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Moral Injury of War; The Invisible Wound of Empire


#1

Moral Injury of War; The Invisible Wound of Empire

Nozomi Hayase

With the failure of the Democratic establishment, the crisis of liberal democracy is now seized by a new rise of power. The US empire with Trump as commander-in-chief has renewed its vow toward colonial domination. With nationalism and militarism in full swing, Trump’s America aims to radically alter the future of this country. His campaign slogan "make America great again" was a kind of historical revisionism, ignoring the deep oppression and inequality that runs beneath this nation’s history.


#2

What an absolutely fine piece with a clear lede as to the main causes of the problem being discussed. This is not another anti-Trump piece, but an analysis of a central aspect of the failure of Liberal Democracy.


#3

The soul is as fragile as flesh and blood


#4

The issue of this time must be, "Do you believe in colonial domination, and maintaining the Empire built by the MIC and the Duopoly?"

Or, "Do you believe in peaceful coexistence with all nations?"

Are you "Pro-War", and willing to have our government spending over 50% of our nation's budget on Death and Human Suffering all the while maintaining 700+ Military Bases worldwide and consuming and burning more fossil fuels and creating more pollution than any other country on Earth, or, are you "Pro-Peace" and of the belief that maintenance of Empire is unsustainable and destructive to the Planet, the People, and Peace, and that the majority of our budget must be used to support the lower and middle classes, rebuild our infrastructure and assure our air and water and food sources are kept pristine?


#5

I was always sad when certain events brought former enemy soldiers together at commemorations when after the wars former enemies would hug each other, cry and tell each other how sad they felt killing each other's loved ones. Wishing somehow that it had never happened. My dad had nightmares of the war 47 years after WW2. My brother has terrible nightmares to this day 49 years after his tour in Vietnam. Welcome to reality warmongers. As my brother told me when I asked him to go to the VA, why should I go I am not sick the people who sent me there are the sick ones. Words of wisdom I can find no arguement with.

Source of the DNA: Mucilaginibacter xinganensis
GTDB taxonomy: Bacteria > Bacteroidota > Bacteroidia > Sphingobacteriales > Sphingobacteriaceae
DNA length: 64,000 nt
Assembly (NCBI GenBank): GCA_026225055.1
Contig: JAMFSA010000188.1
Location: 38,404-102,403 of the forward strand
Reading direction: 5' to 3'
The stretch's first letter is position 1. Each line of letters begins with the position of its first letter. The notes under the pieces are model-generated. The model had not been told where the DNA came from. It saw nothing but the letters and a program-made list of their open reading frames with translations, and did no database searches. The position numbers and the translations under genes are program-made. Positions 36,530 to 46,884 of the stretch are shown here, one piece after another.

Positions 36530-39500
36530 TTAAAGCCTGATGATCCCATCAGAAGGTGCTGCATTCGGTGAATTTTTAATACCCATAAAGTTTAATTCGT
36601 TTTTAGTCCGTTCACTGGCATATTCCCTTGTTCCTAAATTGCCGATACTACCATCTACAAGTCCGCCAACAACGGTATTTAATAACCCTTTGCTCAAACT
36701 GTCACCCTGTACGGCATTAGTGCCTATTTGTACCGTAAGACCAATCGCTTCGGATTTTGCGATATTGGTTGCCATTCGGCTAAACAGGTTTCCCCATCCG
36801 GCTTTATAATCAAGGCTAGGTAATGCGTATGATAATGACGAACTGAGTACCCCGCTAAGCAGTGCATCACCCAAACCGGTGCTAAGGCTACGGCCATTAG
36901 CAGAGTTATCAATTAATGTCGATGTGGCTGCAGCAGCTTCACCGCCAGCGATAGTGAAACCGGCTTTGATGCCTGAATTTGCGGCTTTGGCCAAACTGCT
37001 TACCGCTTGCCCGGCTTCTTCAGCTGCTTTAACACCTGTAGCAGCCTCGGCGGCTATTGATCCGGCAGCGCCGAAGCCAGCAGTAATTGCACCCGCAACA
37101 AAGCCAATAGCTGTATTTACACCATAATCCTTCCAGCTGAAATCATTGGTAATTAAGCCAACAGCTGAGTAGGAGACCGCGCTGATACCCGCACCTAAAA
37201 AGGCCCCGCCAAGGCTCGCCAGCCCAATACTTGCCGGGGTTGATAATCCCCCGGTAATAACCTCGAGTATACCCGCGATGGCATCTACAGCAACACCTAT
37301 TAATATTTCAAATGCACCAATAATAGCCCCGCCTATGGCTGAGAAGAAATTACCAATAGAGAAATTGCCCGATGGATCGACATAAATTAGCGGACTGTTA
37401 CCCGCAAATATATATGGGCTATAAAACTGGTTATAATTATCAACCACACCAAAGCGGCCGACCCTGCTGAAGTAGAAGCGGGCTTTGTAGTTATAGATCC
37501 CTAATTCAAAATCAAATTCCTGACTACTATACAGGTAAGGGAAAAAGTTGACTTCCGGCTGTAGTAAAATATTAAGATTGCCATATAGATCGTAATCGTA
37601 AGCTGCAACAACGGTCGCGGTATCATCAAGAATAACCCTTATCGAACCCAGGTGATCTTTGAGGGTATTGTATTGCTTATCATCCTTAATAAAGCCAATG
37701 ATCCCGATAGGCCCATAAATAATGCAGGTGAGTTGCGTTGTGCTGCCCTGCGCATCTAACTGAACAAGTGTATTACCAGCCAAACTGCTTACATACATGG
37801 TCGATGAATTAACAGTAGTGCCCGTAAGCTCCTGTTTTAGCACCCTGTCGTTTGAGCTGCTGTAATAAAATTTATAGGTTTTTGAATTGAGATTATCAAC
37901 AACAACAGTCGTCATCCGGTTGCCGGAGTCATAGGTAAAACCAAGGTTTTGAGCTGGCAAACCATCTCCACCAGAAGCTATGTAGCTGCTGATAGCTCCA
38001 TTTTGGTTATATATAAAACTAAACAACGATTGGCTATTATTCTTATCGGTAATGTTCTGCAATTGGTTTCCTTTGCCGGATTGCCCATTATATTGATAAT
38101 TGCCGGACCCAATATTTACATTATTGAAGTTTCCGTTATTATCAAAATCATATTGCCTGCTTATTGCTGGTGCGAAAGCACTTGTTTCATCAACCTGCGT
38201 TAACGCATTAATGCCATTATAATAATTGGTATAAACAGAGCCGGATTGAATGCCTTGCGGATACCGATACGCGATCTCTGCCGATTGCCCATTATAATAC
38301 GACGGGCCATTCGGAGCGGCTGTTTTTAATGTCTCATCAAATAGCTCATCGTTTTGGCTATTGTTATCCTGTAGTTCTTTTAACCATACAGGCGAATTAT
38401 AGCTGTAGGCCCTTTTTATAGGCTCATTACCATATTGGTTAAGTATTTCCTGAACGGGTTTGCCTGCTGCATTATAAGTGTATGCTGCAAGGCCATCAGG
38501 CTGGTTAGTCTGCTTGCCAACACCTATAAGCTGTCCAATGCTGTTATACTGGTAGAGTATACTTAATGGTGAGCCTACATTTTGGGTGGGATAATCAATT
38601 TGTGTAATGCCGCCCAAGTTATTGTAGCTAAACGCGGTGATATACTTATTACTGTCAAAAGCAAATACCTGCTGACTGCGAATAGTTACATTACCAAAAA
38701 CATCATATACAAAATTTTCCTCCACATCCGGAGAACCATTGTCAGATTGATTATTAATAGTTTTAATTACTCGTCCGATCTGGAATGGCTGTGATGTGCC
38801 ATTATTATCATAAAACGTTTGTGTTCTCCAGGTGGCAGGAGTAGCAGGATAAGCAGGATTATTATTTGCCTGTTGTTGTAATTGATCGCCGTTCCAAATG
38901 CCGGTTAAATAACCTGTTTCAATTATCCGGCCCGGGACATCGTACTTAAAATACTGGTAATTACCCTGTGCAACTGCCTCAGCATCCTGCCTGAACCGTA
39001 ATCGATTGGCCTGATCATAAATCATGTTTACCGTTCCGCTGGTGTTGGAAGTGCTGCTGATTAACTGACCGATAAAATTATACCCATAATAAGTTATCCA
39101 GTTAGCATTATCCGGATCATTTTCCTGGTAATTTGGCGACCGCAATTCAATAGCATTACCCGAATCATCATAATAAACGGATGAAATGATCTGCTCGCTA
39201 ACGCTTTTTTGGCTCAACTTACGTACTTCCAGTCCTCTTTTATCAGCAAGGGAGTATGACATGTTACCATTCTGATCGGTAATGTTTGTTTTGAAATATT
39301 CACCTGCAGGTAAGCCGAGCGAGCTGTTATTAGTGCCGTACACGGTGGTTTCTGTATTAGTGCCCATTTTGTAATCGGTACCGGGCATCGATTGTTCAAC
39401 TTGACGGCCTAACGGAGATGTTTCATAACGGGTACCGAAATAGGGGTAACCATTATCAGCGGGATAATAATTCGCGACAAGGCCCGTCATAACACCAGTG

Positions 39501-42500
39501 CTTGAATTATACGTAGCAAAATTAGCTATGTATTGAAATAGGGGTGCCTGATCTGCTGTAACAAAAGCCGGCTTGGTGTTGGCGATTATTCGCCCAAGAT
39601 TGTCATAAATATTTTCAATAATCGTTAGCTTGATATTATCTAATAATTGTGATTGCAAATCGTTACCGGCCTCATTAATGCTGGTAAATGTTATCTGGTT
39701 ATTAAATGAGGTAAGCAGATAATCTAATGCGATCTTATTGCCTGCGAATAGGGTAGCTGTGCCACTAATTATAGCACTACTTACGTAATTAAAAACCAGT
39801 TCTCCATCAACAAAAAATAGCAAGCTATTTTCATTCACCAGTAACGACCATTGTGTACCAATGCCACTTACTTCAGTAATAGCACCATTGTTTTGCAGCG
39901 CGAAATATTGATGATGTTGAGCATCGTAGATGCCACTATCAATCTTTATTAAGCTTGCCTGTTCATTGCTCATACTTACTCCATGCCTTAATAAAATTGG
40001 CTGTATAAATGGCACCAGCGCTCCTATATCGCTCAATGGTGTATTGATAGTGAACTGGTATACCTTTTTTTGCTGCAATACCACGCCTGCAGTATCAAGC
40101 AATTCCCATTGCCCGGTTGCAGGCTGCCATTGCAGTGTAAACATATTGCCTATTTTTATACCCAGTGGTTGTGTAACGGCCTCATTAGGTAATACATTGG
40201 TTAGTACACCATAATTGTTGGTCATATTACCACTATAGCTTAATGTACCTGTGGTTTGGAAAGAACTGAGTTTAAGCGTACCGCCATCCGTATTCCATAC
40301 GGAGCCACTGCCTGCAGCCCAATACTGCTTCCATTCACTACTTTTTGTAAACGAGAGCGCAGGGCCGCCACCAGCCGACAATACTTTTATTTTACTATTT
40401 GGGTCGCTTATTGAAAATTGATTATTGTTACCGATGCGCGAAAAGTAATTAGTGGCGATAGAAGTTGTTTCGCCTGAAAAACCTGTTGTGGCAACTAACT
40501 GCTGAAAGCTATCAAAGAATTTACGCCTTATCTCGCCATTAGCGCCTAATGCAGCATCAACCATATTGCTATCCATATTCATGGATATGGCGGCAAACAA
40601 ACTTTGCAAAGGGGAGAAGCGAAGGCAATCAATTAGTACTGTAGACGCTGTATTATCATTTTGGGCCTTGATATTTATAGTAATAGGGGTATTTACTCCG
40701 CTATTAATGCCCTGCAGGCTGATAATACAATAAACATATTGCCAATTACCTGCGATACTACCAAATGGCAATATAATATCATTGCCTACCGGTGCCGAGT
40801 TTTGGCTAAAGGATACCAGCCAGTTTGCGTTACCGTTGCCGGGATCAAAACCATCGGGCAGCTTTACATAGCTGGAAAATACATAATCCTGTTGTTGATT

#6

I enjoyed this piece and think that it provides a lot to consider in how the US -- the Empire that dare not speak its name -- ought to view its place in the world. The parallels between the US and contemporary Japan pointed out are insightful, and chilling.

That said, I have a few thoughts about the emphasis on the use of atomic weapons that I think would fill a gap in the piece -- although, to be sure, I can't recall a piece of writing that addresses it adequately, although I think it must exist. I have a horror of nuclear weapons that I think most people share. At the same time, I wonder about this horror and how to explain it, because I know intellectually that the allied firebombings of Japan and the bombings of Dresden were more deadly to civilians. So why this horror? I suspect that it is because an atomic weapon seems to be a kind of nihilistic defiling of a people more than any other kind of bombing, no matter how deadly. It condemns the people of that place to continuous poisoning, and even visits that poisoning on that people's unborn children. THIS is what I think the moral injury of the United States is from WWII. It was not that the bombs at Hiroshima and Nagasaki killed many people, although that would have been moral injury enough. It was that war was used as an opportunity to experiment on people, people that were more cultural distant and "alien" to most Americans than the other Axis powers. And it's not enough for me to say that I hadn't been born at the time, or to say that the US was tired of the war and wanted it to end quickly, although both things were true. As an American who has to live with everything his country has as a legacy, I can't explain it away; the country that shaped me was shaped by those acts, as much as it was shaped by the Declaration of Independence, the Emancipation Proclamation, the Civil War and the Civil Rights Act.